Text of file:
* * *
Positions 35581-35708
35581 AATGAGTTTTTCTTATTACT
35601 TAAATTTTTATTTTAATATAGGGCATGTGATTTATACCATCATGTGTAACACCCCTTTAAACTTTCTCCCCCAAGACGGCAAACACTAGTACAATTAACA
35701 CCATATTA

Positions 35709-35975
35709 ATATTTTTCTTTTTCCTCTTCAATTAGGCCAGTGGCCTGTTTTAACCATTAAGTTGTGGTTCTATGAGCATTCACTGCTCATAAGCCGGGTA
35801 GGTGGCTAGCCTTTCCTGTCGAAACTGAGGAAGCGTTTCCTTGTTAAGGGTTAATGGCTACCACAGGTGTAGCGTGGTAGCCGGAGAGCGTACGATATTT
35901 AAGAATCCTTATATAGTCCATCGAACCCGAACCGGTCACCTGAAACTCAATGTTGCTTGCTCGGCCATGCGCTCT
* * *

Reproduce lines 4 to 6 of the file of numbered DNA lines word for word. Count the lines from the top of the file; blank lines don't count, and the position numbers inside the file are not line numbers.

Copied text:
35701 CCATATTA

Positions 35709-35975
35709 ATATTTTTCTTTTTCCTCTTCAATTAGGCCAGTGGCCTGTTTTAACCATTAAGTTGTGGTTCTATGAGCATTCACTGCTCATAAGCCGGGTA